At the outset, therefore, the court notes that the FHA's protections are not limited to those who are potential home buyers or renters. Nor are the Act's protections limited to those persons who are the objects of the racial discrimination alleged. See Havens, 455 U.S. at 376, 102 S. Ct. 1114 (only requirement for standing to sue under FHA is requirement of injury in fact); Trafficante, 409 U.S. at 210, 93 S. Ct. 364 (white and black tenants of apartment complex had standing to sue under the FHA, regardless of the fact that neither had been denied housing, because the landlord of the complex excluded nonwhites from the complex and because deprivation of social and professional advantages of living in an integrated community constituted actual or threatened harm); Gladstone, 441 U.S. at 112-113, 99 S. Ct. 1601 (allegation that particular area of neighborhood was losing its integrated character because of petitioners' practice of steering white buyers away from the area was sufficient to satisfy Article III); Harris v. Itzhaki, 183 F.3d 1043, 1050 (9th Cir.1999) ("Unlike actions brought under other provisions of civil rights law, under the FHA the plaintiff need not allege that he or she was a victim of discrimination.").

The Supreme Court has recognized that "`[t]he actual or threatened injury required by Article III may exist solely by virtue of "statutes creating legal rights, the invasion of which creates standing ...."'" Havens, 455 U.S. at 373, 102 S. Ct. 1114. The FHA, in defining unlawful conduct in the context of housing practices, creates the legal right to be free of injuries caused by various, specific forms of discriminatory conduct. The FHA makes unlawful conduct which "make[s] unavailable ... a dwelling to any person because of race ...." 42 U.S.C. § 3604(a) (emphasis added). The FHA also prohibits discrimination "against any person in the terms, conditions or privileges of sale ... of a dwelling, or in the provision of services ... in connection therewith, because of race ...." 42 U.S.C. § 3604(b) (emphasis added). Under the FHA, it is also "unlawful [t]o make ... or cause to be made ... any ... statement ... with respect to the sale ... of a dwelling that indicates any preference, limitation, or discrimination based on race ... or an intention to make any such preference, limitation or discrimination." 42 U.S.C. § 3604(c). Section 3605 makes it "unlawful for any person or other entity whose business includes engaging in residential real estate-related transactions to discriminate against any person in making available such a transaction, or in the terms and conditions of such a transaction, because of race ...." 42 U.S.C. § 3605.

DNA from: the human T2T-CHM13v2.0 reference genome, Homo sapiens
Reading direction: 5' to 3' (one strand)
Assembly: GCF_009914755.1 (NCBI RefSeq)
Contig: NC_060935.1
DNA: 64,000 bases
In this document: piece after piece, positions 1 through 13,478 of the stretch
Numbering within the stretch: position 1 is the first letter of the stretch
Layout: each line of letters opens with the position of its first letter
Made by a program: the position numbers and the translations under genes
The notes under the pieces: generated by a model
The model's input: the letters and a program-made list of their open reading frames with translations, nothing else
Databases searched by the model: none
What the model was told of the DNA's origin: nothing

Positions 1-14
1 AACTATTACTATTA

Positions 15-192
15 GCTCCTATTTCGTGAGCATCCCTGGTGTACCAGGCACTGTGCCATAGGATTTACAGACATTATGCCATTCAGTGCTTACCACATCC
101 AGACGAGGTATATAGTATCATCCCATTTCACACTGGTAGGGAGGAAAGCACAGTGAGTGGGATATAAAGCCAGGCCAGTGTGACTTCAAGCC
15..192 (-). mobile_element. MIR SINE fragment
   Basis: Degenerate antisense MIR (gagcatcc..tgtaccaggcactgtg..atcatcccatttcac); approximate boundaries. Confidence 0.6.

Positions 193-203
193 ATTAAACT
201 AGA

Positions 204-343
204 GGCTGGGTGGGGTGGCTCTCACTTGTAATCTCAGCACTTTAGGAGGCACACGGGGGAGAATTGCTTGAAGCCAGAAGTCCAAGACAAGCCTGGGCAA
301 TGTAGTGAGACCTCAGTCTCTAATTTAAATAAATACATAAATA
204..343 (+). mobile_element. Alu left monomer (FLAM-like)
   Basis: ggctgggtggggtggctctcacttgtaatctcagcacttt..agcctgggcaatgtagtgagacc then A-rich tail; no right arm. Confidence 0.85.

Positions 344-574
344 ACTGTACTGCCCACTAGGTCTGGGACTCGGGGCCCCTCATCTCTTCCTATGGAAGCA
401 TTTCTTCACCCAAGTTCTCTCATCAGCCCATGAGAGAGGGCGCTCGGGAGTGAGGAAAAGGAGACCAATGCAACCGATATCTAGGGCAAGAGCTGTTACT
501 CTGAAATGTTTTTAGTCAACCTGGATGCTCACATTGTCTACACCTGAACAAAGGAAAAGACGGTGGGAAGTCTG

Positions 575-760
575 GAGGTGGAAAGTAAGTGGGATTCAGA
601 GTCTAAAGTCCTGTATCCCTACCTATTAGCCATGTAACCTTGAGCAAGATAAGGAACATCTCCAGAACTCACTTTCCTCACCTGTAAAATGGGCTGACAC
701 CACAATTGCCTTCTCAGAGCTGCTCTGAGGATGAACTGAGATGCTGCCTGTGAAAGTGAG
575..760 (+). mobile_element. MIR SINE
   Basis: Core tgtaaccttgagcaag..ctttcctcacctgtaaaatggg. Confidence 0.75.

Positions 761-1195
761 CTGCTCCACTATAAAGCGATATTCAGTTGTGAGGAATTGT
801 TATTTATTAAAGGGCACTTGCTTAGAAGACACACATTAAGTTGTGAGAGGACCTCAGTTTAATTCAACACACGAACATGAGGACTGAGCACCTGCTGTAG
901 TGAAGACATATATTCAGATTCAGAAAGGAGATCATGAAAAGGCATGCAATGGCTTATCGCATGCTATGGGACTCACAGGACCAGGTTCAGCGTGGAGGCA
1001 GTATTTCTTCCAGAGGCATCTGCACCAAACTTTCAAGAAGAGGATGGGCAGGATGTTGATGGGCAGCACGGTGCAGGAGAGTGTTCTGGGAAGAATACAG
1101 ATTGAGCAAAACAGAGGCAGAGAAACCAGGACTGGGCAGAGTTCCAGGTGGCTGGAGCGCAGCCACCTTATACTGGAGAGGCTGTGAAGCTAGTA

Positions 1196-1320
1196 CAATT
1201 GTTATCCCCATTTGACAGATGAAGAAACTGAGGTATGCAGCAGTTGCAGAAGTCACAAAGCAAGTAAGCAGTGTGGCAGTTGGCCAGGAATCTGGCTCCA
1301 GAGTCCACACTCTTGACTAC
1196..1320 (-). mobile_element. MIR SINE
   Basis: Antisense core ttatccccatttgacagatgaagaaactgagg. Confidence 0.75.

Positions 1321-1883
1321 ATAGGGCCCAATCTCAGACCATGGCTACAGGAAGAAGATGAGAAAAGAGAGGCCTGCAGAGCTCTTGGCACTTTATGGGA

In interpreting the texts of these statutory provisions, this court is mindful of the Act's stated policy to provide fair housing throughout the United States and of "precedent recognizing the FHA's `broad and inclusive' compass." City of Edmonds v. Oxford House, Inc., 514 U.S. 725, 731, 115 *628 S.Ct. 1776, 131 L. Ed. 2d 801 (1995). See also Woods-Drake v. Lundy, 667 F.2d 1198 (5th Cir.1982) (the provisions of § 3604 "are to be given broad and liberal construction"); United States v. Hughes Memorial Home, 396 F. Supp. 544, 548 (W.D.Va.1975). These statutory provisions proscribe discriminatory conduct by developers and home sellers, among others, based on race. There is no indication in the statutory language that the discrimination complained of must be based on the race of the potential home buyer to be actionable.

 
a. Section 3604(a)